Drag Racing Online: The Magazine

Volume VIII, Issue 3, Page

Approximately how much does it cost you to run a full IHRA Pro Mod schedule?

Martin: I can’t reveal those kinds of numbers. I can only say that we’re fortunate to have a good sponsorship from ACDelco and we’re very, very grateful for it, but even with that there’s never been a year when you felt like you had enough. You’re always scraping to get more and you’re just getting by; you’re never on Easy Street. You always could use more, you need more, but yet you have to be grateful for what you’re doing.

So, can you even expect to break even at the end of the year?

Martin: Well, you know what they say, ‘If you want to break even, you better start with a surplus.’ 

You’ve run a few NHRA Pro Mod events and now you’ve entered the ADRL, but why have you concentrated on IHRA competition since your return to racing?

Martin: Well, based on current rules it’s a good fit and I’ve enjoyed its commitment to growth. So long as it shares a commitment to growth and the demographics it has and the equilibrium in competitive racing that it has, we’ll continue to support that. And, that our sponsors see the value-add to being there.

Were you concerned when it looked like NHRA might drop Pro Mod altogether before this season started?

Martin: You know, I wasn’t overly concerned because I think that ProModified is very widely regarded as a professional class by the fans. The fans love Pro Modified and whether or not a sanctioning body chooses to sanction that class or not doesn’t really dictate its future. It’s so evident by seeing everywhere we go that there’s a huge fan base that will follow wherever Pro Modifieds are going to be.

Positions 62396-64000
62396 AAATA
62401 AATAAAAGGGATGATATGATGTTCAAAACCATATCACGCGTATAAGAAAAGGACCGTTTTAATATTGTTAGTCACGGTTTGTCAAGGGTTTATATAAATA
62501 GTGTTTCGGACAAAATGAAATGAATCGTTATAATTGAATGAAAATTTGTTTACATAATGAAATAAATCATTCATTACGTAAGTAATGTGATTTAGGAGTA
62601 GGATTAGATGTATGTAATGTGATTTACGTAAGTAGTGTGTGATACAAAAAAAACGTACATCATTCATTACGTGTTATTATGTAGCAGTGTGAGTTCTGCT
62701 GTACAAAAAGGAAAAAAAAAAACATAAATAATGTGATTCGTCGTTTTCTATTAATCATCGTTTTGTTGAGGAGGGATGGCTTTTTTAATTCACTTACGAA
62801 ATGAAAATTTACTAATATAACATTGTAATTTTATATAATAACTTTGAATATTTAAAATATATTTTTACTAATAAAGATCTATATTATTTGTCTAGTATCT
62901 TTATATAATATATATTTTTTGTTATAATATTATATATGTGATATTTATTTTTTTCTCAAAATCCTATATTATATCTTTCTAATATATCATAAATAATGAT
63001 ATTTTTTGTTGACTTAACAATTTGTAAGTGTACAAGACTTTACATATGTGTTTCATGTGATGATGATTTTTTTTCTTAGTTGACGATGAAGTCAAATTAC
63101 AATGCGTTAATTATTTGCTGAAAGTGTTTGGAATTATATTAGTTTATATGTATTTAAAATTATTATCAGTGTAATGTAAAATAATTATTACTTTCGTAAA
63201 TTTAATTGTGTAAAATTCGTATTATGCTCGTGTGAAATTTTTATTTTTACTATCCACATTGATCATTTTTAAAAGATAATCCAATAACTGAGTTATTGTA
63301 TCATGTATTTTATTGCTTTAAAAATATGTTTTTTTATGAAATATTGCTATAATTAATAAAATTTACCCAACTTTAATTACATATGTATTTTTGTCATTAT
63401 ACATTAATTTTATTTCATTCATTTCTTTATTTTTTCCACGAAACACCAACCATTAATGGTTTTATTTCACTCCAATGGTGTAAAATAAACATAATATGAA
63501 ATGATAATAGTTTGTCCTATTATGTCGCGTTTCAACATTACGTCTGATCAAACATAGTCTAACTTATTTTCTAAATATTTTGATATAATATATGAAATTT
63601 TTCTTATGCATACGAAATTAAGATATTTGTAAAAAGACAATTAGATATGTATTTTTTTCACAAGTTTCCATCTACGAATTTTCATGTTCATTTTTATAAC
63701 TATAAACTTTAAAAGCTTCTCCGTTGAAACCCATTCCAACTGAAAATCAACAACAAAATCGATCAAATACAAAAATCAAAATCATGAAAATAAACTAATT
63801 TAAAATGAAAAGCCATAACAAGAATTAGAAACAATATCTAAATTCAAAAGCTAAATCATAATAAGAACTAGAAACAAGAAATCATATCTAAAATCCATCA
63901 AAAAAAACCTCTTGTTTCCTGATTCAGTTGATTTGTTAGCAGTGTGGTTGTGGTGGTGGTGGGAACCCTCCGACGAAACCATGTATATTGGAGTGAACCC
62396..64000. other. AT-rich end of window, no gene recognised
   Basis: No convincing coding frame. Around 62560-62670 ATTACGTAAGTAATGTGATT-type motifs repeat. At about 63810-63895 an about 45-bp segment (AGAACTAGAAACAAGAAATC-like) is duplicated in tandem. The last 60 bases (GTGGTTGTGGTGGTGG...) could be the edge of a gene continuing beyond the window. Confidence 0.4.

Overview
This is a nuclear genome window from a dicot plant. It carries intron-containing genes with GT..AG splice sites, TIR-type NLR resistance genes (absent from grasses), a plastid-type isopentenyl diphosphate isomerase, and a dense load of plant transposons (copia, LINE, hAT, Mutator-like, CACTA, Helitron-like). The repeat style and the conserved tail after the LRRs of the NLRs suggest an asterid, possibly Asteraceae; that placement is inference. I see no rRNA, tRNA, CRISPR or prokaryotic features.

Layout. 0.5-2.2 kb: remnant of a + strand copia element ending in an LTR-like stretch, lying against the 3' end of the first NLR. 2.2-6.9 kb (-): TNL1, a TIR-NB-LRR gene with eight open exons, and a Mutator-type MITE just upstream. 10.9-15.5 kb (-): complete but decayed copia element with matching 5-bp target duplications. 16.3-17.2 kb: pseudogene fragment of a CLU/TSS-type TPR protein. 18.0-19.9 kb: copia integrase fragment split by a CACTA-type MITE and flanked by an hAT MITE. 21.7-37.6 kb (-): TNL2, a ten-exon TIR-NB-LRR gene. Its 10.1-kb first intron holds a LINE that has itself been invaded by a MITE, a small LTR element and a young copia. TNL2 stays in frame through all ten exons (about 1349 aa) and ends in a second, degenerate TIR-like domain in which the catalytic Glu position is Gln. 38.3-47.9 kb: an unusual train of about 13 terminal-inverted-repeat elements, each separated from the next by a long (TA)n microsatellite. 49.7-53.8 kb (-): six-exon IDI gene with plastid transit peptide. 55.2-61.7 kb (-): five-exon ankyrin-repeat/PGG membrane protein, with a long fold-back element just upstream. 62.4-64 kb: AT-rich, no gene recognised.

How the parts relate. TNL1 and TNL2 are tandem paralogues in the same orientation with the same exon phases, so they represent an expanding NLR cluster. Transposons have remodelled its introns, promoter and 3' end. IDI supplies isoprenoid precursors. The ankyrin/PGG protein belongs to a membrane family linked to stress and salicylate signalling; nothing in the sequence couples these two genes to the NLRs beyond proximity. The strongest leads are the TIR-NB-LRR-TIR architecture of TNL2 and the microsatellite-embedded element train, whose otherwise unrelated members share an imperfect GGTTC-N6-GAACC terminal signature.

So it’s sad that NHRA is troubled by where to fit Pro Modified into their racing program, but certainly with them already having some very good product offerings from their Top Fuel to Pro Stock you can respect the challenges they face and the TV time required to get all that executed. At the same time, there sits out there a wonderful product in Pro Modified that is marketable and sellable to the fans, so as a racer and a team owner, no, I’m not concerned about its future. I think it’s very viable. I think the fans love their Pro Mods, but at the same time you have to make sure the right business fit is there to go with it.

With the ADRL’s arrival, do you think the Pro Mod community can support three major touring series?

Martin: Well, you know, that’s a great question because there obviously becomes a challenge when you say, ‘If there are three professional sanctioning bodies that are seeking the same product with the same level of commitments, then that’s a strain.’ But today I’m not so sure that they have that.
What ADRL has going for it that’s attractive to all of the Pro Modified racers is that it’s the head of their class, their primary focus. So you now have star attraction with the media following on very good racetracks and that makes for an attractive package. You know that you’re a valued offering to the fan base that’s going to show up.

Here's What's New!